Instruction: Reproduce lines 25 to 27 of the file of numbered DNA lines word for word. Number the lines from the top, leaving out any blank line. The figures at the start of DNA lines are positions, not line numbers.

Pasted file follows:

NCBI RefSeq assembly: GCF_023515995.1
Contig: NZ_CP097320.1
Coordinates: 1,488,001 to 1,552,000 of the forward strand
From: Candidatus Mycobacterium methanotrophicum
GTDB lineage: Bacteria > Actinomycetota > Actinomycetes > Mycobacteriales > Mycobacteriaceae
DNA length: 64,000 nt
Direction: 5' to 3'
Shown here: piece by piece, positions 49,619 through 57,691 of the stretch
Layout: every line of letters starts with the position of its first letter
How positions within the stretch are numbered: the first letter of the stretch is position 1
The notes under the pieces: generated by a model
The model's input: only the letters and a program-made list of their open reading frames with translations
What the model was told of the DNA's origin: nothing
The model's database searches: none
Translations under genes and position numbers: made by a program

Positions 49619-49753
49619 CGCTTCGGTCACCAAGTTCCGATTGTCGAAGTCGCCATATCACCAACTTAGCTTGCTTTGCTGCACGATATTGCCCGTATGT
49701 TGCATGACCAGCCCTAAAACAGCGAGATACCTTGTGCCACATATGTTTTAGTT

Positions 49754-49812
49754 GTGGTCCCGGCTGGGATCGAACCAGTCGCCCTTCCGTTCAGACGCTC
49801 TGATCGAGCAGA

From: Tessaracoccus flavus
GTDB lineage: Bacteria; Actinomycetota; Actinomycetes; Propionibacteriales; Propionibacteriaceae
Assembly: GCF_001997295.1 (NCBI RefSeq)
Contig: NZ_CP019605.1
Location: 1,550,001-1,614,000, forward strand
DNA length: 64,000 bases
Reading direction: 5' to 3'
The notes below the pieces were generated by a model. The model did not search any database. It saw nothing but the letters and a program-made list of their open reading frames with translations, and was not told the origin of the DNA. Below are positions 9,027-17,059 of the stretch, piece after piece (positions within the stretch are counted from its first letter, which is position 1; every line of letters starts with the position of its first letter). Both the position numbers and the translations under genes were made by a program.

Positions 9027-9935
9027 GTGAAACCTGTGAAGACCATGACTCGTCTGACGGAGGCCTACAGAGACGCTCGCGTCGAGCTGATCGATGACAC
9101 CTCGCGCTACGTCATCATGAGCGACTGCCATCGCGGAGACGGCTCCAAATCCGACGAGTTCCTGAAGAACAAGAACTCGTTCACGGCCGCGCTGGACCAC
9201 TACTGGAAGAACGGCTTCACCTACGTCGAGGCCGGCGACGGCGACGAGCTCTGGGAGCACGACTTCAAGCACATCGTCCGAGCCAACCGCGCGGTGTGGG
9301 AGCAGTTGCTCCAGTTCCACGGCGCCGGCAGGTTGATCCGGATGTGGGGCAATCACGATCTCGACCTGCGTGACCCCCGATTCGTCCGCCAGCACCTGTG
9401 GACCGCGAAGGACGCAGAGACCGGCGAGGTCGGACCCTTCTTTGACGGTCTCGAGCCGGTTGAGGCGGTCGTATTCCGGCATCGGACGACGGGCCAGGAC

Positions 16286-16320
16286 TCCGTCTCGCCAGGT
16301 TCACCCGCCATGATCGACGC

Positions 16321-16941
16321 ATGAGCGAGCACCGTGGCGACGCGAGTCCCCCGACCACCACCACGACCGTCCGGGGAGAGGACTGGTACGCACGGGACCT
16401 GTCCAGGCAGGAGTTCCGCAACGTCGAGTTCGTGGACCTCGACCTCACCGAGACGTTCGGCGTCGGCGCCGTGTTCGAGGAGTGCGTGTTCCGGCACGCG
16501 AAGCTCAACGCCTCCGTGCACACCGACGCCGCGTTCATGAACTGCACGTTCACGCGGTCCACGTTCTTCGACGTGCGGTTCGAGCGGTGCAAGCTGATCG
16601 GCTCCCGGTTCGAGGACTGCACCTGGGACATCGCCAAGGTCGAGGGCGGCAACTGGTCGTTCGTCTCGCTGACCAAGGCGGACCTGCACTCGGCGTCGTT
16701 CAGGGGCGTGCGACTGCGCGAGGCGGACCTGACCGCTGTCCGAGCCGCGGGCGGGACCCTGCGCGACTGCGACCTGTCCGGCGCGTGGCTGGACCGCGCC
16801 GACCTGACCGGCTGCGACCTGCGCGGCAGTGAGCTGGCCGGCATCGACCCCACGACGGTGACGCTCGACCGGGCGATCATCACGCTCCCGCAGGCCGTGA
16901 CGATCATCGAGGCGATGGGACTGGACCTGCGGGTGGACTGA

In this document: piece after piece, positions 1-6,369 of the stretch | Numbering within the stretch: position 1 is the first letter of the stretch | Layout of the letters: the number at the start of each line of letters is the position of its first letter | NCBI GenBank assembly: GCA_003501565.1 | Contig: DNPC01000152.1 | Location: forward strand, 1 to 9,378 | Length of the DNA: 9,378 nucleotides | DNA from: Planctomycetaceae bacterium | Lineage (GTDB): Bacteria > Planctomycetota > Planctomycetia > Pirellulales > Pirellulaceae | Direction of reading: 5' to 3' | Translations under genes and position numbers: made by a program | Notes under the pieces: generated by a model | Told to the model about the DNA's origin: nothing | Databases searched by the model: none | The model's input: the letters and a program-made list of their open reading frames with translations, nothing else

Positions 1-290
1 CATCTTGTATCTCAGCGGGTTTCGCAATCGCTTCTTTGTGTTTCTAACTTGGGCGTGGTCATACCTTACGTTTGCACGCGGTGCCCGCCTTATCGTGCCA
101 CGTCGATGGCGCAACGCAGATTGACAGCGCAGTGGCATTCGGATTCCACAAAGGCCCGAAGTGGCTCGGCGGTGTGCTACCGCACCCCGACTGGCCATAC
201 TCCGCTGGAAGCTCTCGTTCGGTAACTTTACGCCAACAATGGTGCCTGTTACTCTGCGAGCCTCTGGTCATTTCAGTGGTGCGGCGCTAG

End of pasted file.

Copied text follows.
Contig: NZ_CP019605.1
Location: 1,550,001-1,614,000, forward strand
DNA length: 64,000 bases